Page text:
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Title:
LIGHT SHIELD DEVICE
Document Type and Number:
WIPO Patent Application WO/2019/222723
Kind Code:
A1
Abstract:
A visual impairment device includes a power supply, an intense light source having two or more beams of intense light with different peak wavelengths and a wavelength bandwidth less than 50 nm, a modulator and a control circuit. The modulator operates to modulates the two or more beams of intense light to produce a spatial array such that at least one of the beams used to produce the spatial array has the requisite irradiance to cause visual impairment. In some examples, the beams of intense light are laser beams. Also included are methods of using the device to cause visual impairment of an intruder who enters a visual impairment zone created by said device.

Inventors:
TAHERI, Bahman (3256 Lansmere Road, Shaker Heights, Ohio, 44122, US)
MUNOZ, Antonio (19801 Van Aken Boulevard Apt E208, Shaker Heights, Ohio, 44122, US)
Application Number:
US2019/033056
Publication Date:
November 21, 2019
Filing Date:
May 20, 2019
Export Citation:
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Assignee:
ALPHAMICRON INCORPORATED (1950 State Route 59, Kent, Ohio, 44240, US)
International Classes:
F41H13/00; F21L2/00; F21L4/00; F41A33/02; G02B6/42; H01S3/10
Foreign References:
US20070274353A12007-11-29
US6147789A2000-11-14
US8908731B12014-12-09
US20120075843A12012-03-29
US6190022B12001-02-20
Attorney, Agent or Firm:
MORTON, Andrew et al. (Renner, Kenner Greive, Bobak, Taylor & Weber,Huntington Tower, Suite 400,106 South Main Stree, Akron OH, 44308-1412, US)
Download PDF:
Claims:
CLAIMS:

1. A visual impairment device comprising:

a power supply,

an intense light source comprising two or more beams of intense light having different peak wavelengths and a wavelength bandwidth less than 50 nm,

a modulator for modulating the two or more beams of intense light to produce a spatial array such that at least one of the beams used to produce the spatial array has the requisite irradiance to cause visual impairment; and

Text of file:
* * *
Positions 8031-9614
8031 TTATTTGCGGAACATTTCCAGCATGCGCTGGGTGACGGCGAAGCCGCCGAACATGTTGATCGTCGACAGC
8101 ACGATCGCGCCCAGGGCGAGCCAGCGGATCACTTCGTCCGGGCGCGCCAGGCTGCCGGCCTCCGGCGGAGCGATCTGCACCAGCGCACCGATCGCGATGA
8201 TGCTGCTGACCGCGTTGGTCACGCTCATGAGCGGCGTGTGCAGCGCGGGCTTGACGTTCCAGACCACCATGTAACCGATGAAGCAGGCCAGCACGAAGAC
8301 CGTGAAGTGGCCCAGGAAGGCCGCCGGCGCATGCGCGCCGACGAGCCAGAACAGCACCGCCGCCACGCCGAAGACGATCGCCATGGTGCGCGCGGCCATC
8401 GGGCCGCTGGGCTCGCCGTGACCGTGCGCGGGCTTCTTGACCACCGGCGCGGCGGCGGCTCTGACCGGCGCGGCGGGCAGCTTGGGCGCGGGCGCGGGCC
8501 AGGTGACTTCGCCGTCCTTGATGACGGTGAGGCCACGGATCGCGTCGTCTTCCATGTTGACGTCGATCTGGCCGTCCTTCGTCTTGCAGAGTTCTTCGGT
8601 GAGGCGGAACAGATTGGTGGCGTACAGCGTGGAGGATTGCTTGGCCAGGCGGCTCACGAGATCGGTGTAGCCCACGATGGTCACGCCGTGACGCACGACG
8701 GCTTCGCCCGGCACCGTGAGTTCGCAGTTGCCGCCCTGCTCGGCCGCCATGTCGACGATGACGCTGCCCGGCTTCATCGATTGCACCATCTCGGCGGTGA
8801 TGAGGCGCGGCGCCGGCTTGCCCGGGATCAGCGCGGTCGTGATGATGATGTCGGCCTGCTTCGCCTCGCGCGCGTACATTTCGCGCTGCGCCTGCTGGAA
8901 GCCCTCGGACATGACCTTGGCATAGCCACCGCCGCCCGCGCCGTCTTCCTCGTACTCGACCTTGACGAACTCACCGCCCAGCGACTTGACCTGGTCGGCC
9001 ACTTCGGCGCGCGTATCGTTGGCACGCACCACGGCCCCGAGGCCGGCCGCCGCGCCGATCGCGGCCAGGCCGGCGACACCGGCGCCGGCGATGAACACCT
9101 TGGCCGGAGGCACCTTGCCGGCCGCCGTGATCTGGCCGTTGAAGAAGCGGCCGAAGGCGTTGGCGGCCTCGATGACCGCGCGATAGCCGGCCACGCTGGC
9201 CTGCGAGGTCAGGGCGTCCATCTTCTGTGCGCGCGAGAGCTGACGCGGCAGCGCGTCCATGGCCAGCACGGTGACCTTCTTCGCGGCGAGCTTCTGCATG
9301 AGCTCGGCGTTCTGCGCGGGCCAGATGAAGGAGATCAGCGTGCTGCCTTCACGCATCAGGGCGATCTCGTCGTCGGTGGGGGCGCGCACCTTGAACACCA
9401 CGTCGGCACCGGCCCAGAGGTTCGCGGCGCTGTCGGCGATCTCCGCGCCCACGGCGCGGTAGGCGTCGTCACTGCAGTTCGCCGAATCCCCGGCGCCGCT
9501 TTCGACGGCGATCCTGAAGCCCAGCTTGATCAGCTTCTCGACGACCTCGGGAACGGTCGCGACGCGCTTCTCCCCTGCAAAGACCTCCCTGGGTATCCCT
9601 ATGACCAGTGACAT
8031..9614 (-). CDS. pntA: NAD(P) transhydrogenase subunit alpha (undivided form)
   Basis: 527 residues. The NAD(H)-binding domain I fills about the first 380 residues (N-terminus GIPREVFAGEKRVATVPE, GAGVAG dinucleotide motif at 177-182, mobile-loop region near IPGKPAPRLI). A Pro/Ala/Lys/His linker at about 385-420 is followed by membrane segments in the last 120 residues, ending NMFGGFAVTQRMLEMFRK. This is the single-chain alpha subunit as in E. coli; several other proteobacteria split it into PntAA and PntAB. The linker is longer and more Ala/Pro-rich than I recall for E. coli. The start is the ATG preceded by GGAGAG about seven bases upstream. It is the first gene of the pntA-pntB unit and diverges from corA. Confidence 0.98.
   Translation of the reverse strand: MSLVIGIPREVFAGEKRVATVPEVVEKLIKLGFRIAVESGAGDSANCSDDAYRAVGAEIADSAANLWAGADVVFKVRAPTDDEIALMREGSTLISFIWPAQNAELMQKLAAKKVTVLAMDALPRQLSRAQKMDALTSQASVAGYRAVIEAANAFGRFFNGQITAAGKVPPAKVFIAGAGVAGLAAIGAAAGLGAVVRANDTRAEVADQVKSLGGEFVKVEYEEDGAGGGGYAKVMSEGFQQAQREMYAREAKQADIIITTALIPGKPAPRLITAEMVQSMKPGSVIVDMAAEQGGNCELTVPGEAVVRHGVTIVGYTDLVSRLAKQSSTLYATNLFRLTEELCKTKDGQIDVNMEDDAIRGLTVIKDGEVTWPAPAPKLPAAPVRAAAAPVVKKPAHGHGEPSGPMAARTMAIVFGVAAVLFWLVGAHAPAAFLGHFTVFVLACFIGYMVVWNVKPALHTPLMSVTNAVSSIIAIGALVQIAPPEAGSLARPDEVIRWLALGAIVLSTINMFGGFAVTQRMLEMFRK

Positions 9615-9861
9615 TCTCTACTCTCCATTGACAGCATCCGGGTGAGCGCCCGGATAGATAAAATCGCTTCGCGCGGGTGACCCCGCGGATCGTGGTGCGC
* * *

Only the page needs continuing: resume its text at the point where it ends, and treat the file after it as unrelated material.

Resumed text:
a control circuit.

2. The device of claim 1, wherein the visual impairment is chosen from one of: startle, distraction, glare, flash blindness, afterimage, photosensitivity, thermal or hemorrhagic lesion, eye damage, vertigo, disorientation, photophobia, headaches, muscle spasms, convulsions, epileptic seizures, or a combination thereof.

3. The device of any of the previous claims, wherein each beam peak wavelength is separated from each other beam peak wavelength by more than one wavelength band width.

4. The device of any of the previous claims, wherein one of the beams of intense light has a wavelength that is outside the visible range of 400-700 nm.

5. The device of any of the previous claims, wherein the modulator uses a reflective light valve, or a refractive light valve, or a combination thereof for modulating the beam.

6. The device of any of the previous claims, wherein the intense light source produces an LED light, a pulsed laser, a continuous wave laser, or a combination thereof.

7. The device of any of the previous claims, wherein the at least two intense light beams are selected from: an ultraviolet light having a peak wavelength range 310-400 nm,

a blue light having a peak wavelength range 400-500 nm, a green light having a peak wavelength range of 500-580 nm,

a red light having a peak wavelength range 580-700 nm, or

an infrared light having a peak wavelength range 700-1500 nm.

8. The device of any of the previous claims, wherein one or more of the beams of intense light is a laser beam.

9. The device of any of the previous claims, wherein one or more of the beams of intense light is a light emitting diode (LED).